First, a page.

You can’t put Production Designer Mark Friedberg in a box but he can build one. He has one of the most diverse lineups of films that consistently transcends genre and time period that includes Ang Lee’s early 70s-set family drama The Ice Storm, Lee’s 1999 Civil War era Ride with the Devil, Todd Haynes’ luxurious 1950s-set Far From Heaven, the romantic comedies Kate & Leopold and Runaway Bride and 2019’s Joker.
Friedberg had previously collaborated with director Barry Jenkins on his feature, If Beale Street Could Talk before embarking on the expansive 10-episode limited series The Underground Railroad, based on the Colson Whitehead novel of the same name.
In my conversation with Friedberg, we talked at length about working with Jenkins, collaborating with cinematographer James Laxton and costume designer Caroline Eselin-Schaefer on the color story of the limited series and translating the page to the screen.
Erik Anderson: Mark, thank you so much for taking some time to talk about The Underground Railroad. You first worked with Barry Jenkins on 2018’s If Beale Street Could Talk but when did discussions for this project begin?
MF: When we started Beale, Barry was also working with the writers on The Underground Railroad, so it was in the air from the start. My focus was Beale and this new talented director in my life, but by the end of Beale there was definitely talk about UGR.
EA: How did you envision the physical look of the show from Colson Whitehead’s text? What was the process of translating the historical with the non-historical fantasy elements?
MF: We knew we wanted each chapter, each state to be distinct. It’s a journey. If it all looked the same it would seem like Cora was standing still. Some of the differentiation is in the story, is it urban or rural etc. Then we tried to create a LOOK for each chapter. That was comprised of the physical space but also the narrative space. The way we looked at the physical space. We started by parsing out the meaning of each chapter, the visual language needs to underscore the narrative themes. Georgia was the most realistic and historically accurate. It’s the baseline. But in South Carolina there were skyscrapers and elevators in the story already. That episode is more about other moments in our darker history, the Tuskegee experiments for example, or the Separate but Equal doctrine, so that episode really alludes to another time. We set North Carolina in the 1830’s but its theme harkens back to Salem etc. The story overall is about a particular perspective of the American experience. Our job was to decode those allusions and build worlds out of them.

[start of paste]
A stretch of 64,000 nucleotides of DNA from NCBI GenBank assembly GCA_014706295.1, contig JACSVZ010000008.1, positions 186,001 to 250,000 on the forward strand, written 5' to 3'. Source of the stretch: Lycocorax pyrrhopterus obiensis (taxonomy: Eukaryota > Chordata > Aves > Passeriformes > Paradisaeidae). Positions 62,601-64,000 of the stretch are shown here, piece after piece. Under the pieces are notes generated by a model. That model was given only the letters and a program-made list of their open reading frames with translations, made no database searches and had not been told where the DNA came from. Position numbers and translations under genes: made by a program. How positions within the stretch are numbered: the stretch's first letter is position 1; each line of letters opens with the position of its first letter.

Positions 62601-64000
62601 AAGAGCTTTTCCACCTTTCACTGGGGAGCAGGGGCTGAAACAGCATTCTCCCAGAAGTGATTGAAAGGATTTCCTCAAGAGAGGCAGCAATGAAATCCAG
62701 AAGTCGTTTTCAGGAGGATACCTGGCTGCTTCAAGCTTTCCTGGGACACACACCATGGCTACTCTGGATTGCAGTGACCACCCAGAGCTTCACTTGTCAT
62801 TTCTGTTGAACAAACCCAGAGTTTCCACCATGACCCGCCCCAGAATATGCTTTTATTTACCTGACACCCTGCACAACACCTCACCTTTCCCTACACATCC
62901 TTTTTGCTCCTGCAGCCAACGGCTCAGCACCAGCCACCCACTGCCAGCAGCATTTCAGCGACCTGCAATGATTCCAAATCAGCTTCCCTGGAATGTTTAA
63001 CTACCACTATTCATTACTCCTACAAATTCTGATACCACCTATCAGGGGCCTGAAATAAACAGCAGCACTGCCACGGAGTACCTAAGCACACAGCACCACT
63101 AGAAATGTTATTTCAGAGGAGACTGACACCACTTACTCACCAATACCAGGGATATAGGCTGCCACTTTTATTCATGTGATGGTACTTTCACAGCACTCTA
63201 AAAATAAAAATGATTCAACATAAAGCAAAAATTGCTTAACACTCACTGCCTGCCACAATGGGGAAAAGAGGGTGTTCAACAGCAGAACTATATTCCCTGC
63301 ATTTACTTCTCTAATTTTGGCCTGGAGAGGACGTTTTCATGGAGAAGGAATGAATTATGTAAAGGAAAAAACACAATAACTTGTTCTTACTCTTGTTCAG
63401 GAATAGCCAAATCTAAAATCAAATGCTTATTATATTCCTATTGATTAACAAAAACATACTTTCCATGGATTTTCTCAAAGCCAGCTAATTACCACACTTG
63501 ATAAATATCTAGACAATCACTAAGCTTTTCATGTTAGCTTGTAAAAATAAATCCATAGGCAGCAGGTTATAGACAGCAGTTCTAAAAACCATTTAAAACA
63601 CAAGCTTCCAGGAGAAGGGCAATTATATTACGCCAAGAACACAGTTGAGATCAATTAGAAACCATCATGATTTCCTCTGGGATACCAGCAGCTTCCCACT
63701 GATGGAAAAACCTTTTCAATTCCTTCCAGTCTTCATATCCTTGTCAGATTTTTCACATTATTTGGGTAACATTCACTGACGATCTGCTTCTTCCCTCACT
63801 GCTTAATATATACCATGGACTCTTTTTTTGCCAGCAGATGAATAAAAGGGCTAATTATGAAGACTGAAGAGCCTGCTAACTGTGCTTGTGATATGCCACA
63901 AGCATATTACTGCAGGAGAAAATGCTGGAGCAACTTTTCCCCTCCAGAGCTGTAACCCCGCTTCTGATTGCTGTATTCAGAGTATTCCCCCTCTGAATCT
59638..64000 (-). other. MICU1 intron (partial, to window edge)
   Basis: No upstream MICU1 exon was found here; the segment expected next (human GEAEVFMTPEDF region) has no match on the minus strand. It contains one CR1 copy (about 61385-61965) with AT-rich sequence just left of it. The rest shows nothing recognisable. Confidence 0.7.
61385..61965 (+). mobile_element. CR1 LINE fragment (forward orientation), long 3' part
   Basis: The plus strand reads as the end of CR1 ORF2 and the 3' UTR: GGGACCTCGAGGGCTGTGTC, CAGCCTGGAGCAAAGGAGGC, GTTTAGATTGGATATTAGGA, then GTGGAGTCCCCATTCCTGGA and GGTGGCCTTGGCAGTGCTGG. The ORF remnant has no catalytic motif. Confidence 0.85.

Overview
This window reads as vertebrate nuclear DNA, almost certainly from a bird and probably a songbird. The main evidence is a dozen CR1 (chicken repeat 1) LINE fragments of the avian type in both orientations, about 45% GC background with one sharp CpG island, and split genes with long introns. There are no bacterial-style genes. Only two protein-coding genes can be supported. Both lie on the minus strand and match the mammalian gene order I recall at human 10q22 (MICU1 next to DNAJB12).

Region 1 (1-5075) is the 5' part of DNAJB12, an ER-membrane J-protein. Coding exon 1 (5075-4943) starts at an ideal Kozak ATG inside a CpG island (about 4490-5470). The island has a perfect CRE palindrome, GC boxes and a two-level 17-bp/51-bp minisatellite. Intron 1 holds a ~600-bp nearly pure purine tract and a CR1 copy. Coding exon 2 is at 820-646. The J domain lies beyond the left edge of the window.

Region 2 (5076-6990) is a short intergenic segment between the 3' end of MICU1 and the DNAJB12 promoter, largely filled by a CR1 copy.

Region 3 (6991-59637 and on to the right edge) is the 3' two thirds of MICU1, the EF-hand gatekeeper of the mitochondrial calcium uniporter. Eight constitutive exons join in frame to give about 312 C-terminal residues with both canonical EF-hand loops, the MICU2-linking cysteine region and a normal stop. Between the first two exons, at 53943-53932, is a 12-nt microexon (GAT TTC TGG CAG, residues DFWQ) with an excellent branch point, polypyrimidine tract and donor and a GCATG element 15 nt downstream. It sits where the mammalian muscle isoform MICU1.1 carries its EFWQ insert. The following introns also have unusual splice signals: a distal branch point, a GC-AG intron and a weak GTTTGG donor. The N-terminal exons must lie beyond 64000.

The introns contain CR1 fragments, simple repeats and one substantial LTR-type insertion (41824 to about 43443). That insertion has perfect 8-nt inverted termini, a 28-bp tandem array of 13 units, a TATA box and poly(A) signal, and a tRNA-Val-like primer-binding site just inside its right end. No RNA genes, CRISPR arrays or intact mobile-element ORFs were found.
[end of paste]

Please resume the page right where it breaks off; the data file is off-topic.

EA: Can you talk a bit about working with Barry Jenkins and what that relationship is like?
MF: Barry has the best combination of talent and decency of almost anyone I have ever known. He encourages camaraderie and collaboration. He listens, he adapts and ultimately he inspires. This was one of the toughest years of my life, but could have been so much worse if our leader was a lesser person. Most of us feel that way. It also engenders very special bonds on the team. This group is the most collaborative that I have worked with and that is a testament to the one who formed them.